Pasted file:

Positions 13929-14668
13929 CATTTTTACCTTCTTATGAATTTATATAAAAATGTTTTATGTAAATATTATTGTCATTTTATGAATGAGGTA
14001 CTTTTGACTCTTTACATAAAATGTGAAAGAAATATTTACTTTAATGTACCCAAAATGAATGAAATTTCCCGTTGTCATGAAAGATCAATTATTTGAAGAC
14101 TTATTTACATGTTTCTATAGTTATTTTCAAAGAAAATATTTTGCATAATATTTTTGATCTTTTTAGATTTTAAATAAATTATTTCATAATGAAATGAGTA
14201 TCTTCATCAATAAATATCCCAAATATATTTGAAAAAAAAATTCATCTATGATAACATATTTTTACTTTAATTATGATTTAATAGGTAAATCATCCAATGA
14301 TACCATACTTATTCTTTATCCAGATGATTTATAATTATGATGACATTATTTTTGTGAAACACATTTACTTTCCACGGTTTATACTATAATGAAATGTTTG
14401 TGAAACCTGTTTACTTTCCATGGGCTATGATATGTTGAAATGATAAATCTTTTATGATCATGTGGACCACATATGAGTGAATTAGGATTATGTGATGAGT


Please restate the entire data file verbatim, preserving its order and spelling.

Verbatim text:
Positions 13929-14668
13929 CATTTTTACCTTCTTATGAATTTATATAAAAATGTTTTATGTAAATATTATTGTCATTTTATGAATGAGGTA
14001 CTTTTGACTCTTTACATAAAATGTGAAAGAAATATTTACTTTAATGTACCCAAAATGAATGAAATTTCCCGTTGTCATGAAAGATCAATTATTTGAAGAC
14101 TTATTTACATGTTTCTATAGTTATTTTCAAAGAAAATATTTTGCATAATATTTTTGATCTTTTTAGATTTTAAATAAATTATTTCATAATGAAATGAGTA
14201 TCTTCATCAATAAATATCCCAAATATATTTGAAAAAAAAATTCATCTATGATAACATATTTTTACTTTAATTATGATTTAATAGGTAAATCATCCAATGA
14301 TACCATACTTATTCTTTATCCAGATGATTTATAATTATGATGACATTATTTTTGTGAAACACATTTACTTTCCACGGTTTATACTATAATGAAATGTTTG
14401 TGAAACCTGTTTACTTTCCATGGGCTATGATATGTTGAAATGATAAATCTTTTATGATCATGTGGACCACATATGAGTGAATTAGGATTATGTGATGAGT